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This video profiles a small community in an Atlanta, Georgia suburb where religious tolerance is being put to the test. The video, from Religion & Ethics Newsweekly, reports on what happened when Muslims in Lawrenceville, Georgia requested permission to create an Islamic cemetery on land they purchased that is located across the street from a Methodist church and cemetery. The Muslim group's willingness to compromise on some traditional burial practices in order to satisfy neighborhood objections illustrates the kinds of accommodations religious newcomers often must make in adjusting to new surroundings.

Muslim Diversity

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Roughly half of the Muslims in the United States are African American and the other half are immigrants and their American-born children. The Muslim American Society represents African American Muslims and the Islamic Society of North America represents Muslims who are mostly from Africa and Asia. This video from Religion & Ethics Newsweekly examines the differences between the two groups and whether the two communities can bridge the cultural gap that divides them.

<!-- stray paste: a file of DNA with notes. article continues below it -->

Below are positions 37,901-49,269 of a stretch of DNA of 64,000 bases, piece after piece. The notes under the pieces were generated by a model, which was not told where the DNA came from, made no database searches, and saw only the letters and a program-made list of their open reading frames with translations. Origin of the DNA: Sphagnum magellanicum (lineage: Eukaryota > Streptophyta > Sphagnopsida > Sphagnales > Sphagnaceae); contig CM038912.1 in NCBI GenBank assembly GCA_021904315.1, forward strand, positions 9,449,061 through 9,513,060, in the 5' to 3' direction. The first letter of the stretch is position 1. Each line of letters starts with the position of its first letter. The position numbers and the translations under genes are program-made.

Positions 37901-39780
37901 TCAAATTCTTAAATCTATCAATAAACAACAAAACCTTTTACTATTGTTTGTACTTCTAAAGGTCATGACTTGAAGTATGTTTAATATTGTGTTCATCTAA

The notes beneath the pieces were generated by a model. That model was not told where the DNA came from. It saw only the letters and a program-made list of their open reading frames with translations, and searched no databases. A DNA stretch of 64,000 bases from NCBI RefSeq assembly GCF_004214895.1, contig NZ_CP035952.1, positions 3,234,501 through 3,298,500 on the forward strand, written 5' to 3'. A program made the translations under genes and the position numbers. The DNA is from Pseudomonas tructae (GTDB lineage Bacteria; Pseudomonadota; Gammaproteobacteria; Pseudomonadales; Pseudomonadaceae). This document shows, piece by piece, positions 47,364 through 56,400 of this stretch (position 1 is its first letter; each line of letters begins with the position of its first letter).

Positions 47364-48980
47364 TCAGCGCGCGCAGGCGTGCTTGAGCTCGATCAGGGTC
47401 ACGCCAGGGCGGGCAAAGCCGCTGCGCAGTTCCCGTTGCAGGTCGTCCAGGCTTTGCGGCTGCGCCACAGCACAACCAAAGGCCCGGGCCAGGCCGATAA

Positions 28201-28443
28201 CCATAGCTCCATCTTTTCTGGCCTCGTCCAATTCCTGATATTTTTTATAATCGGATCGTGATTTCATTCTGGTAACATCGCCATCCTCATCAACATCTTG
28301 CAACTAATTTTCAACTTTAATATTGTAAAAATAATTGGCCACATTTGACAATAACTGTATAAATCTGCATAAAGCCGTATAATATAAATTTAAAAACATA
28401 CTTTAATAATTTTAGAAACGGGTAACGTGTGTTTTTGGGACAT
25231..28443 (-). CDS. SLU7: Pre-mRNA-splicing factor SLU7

Hajj: Part III | Religion & Ethics Newsweekly

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In this video segment from Religion & Ethics Newsweekly, Anisa Mehdi, the first American reporter allowed inside Mecca to cover the pilgrimage, follows Abdul Alim Mubarak, a television editor from Maplewood, New Jersey, during his first trek to the sacred site and his return back home to the U.S. Learn about his impressions when he first saw the Ka'bah and how the journey has impacted his life.

Eid al-Fitr

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Eid al-Fitr is the Islamic celebration that marks the end of the holy month of Ramadan, a time of fasting, spiritual renewal and reflection. This video segment from Religion & Ethics Newsweekly looks at Ramadan and how American Muslims observe it in a non-Muslim culture.

Islamic Celebrations | Religion & Ethics Newsweekly